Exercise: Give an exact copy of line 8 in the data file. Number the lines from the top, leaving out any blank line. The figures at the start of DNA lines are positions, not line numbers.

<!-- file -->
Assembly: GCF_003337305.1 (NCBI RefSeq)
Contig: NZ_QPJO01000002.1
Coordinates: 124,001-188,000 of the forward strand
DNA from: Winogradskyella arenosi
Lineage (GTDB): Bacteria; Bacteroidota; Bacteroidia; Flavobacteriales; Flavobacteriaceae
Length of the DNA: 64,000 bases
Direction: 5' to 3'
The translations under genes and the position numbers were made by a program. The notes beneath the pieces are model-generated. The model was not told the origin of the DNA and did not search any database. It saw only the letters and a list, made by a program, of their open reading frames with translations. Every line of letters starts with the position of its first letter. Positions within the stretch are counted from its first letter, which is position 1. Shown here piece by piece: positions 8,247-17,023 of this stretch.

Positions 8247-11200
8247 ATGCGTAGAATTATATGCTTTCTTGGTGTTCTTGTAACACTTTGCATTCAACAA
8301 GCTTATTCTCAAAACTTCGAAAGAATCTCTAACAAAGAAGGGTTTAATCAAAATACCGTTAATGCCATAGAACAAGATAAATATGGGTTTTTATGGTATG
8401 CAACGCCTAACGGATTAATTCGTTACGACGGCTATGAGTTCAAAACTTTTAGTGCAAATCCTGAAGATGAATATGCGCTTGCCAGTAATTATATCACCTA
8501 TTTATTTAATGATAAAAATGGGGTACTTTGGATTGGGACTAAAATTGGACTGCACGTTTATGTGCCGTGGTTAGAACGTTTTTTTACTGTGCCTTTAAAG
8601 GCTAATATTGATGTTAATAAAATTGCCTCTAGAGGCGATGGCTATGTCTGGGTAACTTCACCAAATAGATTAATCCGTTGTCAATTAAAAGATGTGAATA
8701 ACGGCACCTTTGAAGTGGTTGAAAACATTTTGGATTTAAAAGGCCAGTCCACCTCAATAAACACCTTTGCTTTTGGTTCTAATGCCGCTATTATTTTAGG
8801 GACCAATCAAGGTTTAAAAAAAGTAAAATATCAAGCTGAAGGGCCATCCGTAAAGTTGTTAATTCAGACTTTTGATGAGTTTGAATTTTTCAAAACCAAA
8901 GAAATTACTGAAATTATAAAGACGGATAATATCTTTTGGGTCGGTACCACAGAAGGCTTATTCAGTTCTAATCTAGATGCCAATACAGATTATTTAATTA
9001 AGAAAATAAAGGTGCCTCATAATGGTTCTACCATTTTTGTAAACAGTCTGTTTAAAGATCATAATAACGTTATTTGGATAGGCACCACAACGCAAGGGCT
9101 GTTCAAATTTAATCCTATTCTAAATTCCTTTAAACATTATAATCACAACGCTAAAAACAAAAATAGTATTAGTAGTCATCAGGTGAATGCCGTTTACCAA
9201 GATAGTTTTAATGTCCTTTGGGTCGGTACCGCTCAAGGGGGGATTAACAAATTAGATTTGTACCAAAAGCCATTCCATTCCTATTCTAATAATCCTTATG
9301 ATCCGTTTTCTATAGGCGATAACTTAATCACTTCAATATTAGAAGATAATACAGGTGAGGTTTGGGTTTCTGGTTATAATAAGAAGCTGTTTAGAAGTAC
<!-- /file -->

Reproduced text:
The translations under genes and the position numbers were made by a program. The notes beneath the pieces are model-generated. The model was not told the origin of the DNA and did not search any database. It saw only the letters and a list, made by a program, of their open reading frames with translations. Every line of letters starts with the position of its first letter. Positions within the stretch are counted from its first letter, which is position 1. Shown here piece by piece: positions 8,247-17,023 of this stretch.